Search Wales.com button facebook logo twitter logo

Football

Wales celebrating a 2-0 win over Andorra and qualifying for the Euros 2016 © FAW

You might very well think of rugby when it comes to Wales and nothing moves the nation like rugby internationals; that was until 2016...

Under the #TogetherStronger banner, the passion for Wales international football was reignited when the men’s team qualified for the finals of  EURO 2016 in France. There Wales exceeded all expectations and reached the semi-finals, losing to eventual winners, Portugal. This was the first time the national team had qualified for the finals of a major championship since the 1958 World Cup in Sweden when they reached the quarter finals losing against Brazil following a goal from a 17 year old Pele!

EURO 2016 lifted the spirits of the whole nation and was a great adventure for the team and fans alike. Both proved popular ambassadors for Wales during their time in France. Evidence of the team’s success was highlighted when midfielders Aaron Ramsey and Joe Allen were both named in UEFA's 'Team of the Tournament', while Superstar Gareth Bale, Hal Robson-Kanu and Sam Vokes all scored memorable goals. We hope this is just the beginning, as we look towards the EURO 2020 tournament.

Female participation is growing rapidly and the national team is at an exciting stage in its development with a number of talented young players joining the likes of record scorer Helen Ward and Jess Fishlock MBE, who is the first Welsh player (female or male) to earn 100 caps for their country.

The 2017 UEFA Champions League men’s final was played in front of almost 66,000 fans at Cardiff’s Principality Stadium with Gareth Bale’s Real Madrid beating Juventus 4-1. The women's final was held in our capital at the Cardiff City Stadium where Lyon beat Paris St. Germain on penalties, in an all French encounter. Two finals, one city and what a great show Wales put on an exceptional atmosphere created by the fans.

[Ryan Giggs, the current coach of the Men's national team]

The Football Association of Wales (FAW), established in 1876, is the third oldest National Football Association in the world.  It runs the sport in Wales and oversees the Wales national teams. 

Football is one of, if not the most, popular participation sports in Wales and there are many opportunities for people to get involved, in local teams or even just for fun on the many local football pitches. The Welsh Football Trust develops the grassroots element of the game across Wales and nurtures our more talented young players.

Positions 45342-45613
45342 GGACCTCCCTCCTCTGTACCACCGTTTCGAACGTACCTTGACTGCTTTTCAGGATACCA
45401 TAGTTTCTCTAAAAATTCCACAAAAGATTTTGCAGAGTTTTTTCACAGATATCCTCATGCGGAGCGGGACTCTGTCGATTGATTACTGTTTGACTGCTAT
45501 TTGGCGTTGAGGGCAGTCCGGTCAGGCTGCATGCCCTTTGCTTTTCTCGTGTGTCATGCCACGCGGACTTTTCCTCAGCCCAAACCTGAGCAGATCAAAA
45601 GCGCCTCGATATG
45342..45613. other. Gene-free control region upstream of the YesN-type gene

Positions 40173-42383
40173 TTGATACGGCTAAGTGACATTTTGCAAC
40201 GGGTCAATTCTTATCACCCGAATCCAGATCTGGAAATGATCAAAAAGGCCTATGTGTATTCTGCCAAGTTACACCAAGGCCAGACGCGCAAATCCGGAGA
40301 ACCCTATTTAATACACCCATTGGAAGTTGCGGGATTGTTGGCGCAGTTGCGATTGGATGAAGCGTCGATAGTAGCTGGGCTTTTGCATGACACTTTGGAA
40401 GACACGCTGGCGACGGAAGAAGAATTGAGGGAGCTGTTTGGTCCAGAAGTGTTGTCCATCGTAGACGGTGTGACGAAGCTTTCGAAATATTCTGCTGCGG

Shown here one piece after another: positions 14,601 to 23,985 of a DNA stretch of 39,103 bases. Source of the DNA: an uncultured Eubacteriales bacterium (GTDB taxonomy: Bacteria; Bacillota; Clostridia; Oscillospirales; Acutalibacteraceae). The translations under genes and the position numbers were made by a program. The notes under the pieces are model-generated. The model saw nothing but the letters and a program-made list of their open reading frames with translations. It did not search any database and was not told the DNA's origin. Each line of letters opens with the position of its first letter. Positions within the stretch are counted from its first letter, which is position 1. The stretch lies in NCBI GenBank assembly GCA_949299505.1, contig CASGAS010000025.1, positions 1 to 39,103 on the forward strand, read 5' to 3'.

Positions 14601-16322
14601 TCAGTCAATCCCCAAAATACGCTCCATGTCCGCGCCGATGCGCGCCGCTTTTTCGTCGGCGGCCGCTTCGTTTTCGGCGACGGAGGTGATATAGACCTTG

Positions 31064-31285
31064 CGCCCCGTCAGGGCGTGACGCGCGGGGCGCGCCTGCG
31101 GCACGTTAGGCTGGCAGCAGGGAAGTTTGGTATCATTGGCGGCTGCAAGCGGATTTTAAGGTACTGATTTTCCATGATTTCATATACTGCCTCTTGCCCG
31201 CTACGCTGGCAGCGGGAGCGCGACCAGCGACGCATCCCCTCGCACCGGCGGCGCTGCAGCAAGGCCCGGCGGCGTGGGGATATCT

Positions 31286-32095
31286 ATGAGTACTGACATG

Wales is a Gold Standard Association under UEFA’s Grass Roots Charter in recognition of the scale and standard of the coaching programmes delivered. Wales was one of the first sixteen Associations to become full signatories of the UEFA Coaching convention to Pro Licence level. We are also the first nation to provide coach education online, attracting world class players to our courses, including the likes of Thierry Henry, Marcel Desailly and Patrick Viera.

Professional football clubs traditionally play in the English league system and at different times Swansea CityCardiff City, Newport County and Wrexham AFC have all enjoyed degrees of success over the years. Cardiff City competes in the English Premier League – the most watched league in the most popular sport in the world. We also have our own Welsh Premier League won by the The New Saints, who qualified for the 1st round of the Champions league and Cardiff Met Ladies team won the women's Welsh league in 2018.

Cardiff City is the only team to take the FA Cup out of England when Cardiff beat Arsenal 1-0 at Wembley in 1927.

Over the years Wales has produced some world class players such as John Charles,  Ian Rush, Mark Hughes, Neville Southall, Ryan Giggs, Aaron Ramsey and Gareth Bale. In the summer of 2013 Gareth Bale, from Cardiff, broke the world transfer fee record when Real Madrid bought him from Tottenham Hotspur for an estimated €100 million. John Charles also broke the British transfer fee records when he transferred to Juventus in 1956 and is still remembered in Turin with enormous fondness as Il Gigante Buono – The Gentle Giant.